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The Bastard Executioner - Pilot - Review: "You Have a Destiny"

16 Sept 2015

The Bastard Executioner - Pilot - Review

A period drama, The Bastard Executioner tells the story of a warrior knight in King Edward I’s charge who is broken by the ravages of war and vows to lay down his sword. But when that violence finds him again he is forced to pick up the bloodiest sword of all.

"I've no plan, but vengeance" Wilkin Brattle

‘Executioner’ is a tale of Wilkin Brattle as he tries to seek vengeance for his family. And like all great stories, we start at the beginning before the tragedy occurred. Sutter does a good job at making us feel for the main protagonist straight away, making us emotionally attached to him. To show us all that he had, and then have it all tragically ripped away from him is cruel and devastating, but it makes Wilkin's journey all the more intriguing. Kurt Sutter loves to focus on characters and their journeys, and that's exactly what he's begun here; not just with Wilkin, but Prichard, Berber and all the others too.
The men's tragedy is slightly avenged when they manage to lure Baron Erick Ventris into a trap, and surrounded, killed his men, and then killed him. The main villainous role will be played by Stephen Moyer so the Baron's death wasn't all that surprising, but that fight scene was bloody and brutal, and classic Kurt Sutter. You can count on one thing from this series, there's going to be a lot of blood involved.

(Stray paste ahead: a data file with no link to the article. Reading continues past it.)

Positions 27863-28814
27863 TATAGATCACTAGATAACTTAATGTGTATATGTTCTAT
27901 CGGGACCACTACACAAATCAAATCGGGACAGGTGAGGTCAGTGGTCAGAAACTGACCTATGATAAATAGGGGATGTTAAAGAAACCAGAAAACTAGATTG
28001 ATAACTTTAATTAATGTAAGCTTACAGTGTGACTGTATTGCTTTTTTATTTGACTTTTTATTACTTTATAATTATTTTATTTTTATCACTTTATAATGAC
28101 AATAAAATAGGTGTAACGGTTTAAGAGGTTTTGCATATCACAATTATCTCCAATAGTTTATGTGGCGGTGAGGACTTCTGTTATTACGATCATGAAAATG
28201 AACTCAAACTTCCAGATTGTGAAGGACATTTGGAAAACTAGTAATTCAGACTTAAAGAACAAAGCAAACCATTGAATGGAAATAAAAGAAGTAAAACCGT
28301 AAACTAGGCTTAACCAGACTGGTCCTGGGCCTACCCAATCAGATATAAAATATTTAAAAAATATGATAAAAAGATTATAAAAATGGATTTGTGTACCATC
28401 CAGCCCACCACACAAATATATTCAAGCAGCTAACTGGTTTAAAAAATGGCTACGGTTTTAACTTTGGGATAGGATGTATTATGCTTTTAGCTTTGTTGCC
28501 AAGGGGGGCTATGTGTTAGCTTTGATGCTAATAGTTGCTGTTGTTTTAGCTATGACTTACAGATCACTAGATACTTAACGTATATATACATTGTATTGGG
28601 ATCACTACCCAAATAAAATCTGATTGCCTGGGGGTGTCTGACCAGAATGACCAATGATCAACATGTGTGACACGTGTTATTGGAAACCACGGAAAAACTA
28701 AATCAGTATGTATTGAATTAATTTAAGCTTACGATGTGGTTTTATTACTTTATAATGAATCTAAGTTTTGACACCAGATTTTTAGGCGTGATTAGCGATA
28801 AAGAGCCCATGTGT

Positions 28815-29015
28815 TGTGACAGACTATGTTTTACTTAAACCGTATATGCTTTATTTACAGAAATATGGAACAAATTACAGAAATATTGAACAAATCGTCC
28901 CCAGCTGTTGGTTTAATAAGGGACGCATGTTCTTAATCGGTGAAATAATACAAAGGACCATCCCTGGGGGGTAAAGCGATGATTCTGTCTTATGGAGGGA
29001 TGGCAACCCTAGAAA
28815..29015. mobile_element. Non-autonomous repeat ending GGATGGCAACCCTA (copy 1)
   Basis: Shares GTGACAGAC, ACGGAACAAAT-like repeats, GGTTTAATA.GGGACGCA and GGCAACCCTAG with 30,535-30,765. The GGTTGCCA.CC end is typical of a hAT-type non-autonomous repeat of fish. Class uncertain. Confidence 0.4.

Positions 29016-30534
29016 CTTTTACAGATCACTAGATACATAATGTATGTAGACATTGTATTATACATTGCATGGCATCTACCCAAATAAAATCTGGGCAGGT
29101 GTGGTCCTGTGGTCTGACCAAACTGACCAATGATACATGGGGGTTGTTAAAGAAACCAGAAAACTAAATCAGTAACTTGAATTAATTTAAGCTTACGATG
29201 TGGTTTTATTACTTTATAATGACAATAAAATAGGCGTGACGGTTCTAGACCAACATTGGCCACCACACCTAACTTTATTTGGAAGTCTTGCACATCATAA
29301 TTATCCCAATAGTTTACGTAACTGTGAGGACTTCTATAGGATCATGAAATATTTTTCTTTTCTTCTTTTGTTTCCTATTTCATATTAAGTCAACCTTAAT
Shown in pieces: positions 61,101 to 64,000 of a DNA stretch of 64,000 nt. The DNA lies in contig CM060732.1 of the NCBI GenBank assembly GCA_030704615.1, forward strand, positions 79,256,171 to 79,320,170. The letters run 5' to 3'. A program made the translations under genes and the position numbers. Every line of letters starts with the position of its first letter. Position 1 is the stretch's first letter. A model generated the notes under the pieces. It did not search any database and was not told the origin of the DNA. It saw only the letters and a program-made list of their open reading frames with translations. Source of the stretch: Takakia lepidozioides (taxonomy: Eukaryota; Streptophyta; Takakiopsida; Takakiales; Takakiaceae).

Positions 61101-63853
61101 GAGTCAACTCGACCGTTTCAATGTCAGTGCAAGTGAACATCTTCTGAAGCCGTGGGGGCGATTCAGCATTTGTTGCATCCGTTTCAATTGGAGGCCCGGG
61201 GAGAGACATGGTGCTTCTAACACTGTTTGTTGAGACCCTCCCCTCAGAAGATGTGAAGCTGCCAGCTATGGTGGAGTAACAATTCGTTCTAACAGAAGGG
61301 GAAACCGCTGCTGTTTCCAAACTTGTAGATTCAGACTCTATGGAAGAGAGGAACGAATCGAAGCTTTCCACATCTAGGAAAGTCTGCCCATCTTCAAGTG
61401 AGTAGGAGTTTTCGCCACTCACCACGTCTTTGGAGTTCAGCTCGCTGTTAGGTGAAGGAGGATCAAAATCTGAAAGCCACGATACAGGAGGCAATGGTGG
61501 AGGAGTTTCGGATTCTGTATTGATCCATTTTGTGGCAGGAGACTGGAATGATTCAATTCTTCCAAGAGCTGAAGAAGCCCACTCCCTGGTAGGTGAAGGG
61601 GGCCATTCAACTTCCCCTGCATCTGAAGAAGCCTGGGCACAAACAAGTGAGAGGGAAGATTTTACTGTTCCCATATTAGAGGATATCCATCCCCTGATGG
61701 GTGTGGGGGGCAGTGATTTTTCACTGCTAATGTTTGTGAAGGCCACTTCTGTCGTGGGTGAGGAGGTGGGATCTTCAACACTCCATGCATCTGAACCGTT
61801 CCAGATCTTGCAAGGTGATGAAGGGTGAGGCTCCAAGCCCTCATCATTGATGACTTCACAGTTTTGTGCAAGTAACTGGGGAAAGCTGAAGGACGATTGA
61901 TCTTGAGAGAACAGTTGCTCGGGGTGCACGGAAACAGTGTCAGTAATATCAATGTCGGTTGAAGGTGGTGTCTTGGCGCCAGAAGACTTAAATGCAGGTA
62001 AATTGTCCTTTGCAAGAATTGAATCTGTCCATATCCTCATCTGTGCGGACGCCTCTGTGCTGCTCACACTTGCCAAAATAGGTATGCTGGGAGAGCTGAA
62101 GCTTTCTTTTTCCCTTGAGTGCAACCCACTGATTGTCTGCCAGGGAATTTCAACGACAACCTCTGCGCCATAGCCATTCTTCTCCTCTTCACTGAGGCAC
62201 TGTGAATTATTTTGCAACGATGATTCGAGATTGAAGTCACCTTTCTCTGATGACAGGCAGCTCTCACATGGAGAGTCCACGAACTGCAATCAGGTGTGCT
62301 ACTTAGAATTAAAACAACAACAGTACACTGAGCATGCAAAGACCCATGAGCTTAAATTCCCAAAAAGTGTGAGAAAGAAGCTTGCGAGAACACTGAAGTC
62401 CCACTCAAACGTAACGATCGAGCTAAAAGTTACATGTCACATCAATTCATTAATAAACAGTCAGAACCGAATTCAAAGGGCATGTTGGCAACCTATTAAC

The Baron's death opened up a tactical advantage for Wilkin, as it just so happens that one of the men with the Baron was a local Executioner heading to Castle Ventris. Returning the body of the Baron to the castle was smart and a show of good faith. Being inside the enemy lines can allow Wilkin and his friends to seek the others that were involved in the slaughter of their village. It also now ties Wilkin to those at the castle, such as the Baroness.

Speaking of the Baroness, unlike her brutal - now deceased - husband, she wants to end the bloodshed and make Wales a peaceful country. Although she never said that, there were signs of her divided loyalties throughout. Now, with Wilkin taking a new role and identity, I can definitely see her and him working together - possibly her taking his council on board when making tough decisions. They only shared a brief scene, but there was an obvious connection between them, and she seemed overjoyed to see an outsider - someone not born of privilege. That's one of the reasons I think why she's so drawn to him or at least will be.

Wilkin also made a connection with Milus Corbett, but not the good kind. Both Milus and Wilkin are clever and ambitious but hold something over the other. Corbett has elevated himself to a position of great power, but now that power is in jeopardy, so he needs to keep Wilkin on his side. This creates a wonderful story arc for both of them and a beneficial relationship. Both can use each other. Milus can use Wilkin to seek out other rebellious groups, and Wilkin can use him to learn of who else was involved in the massacre of his village. Even though Milus was there, he won't be on the kill list.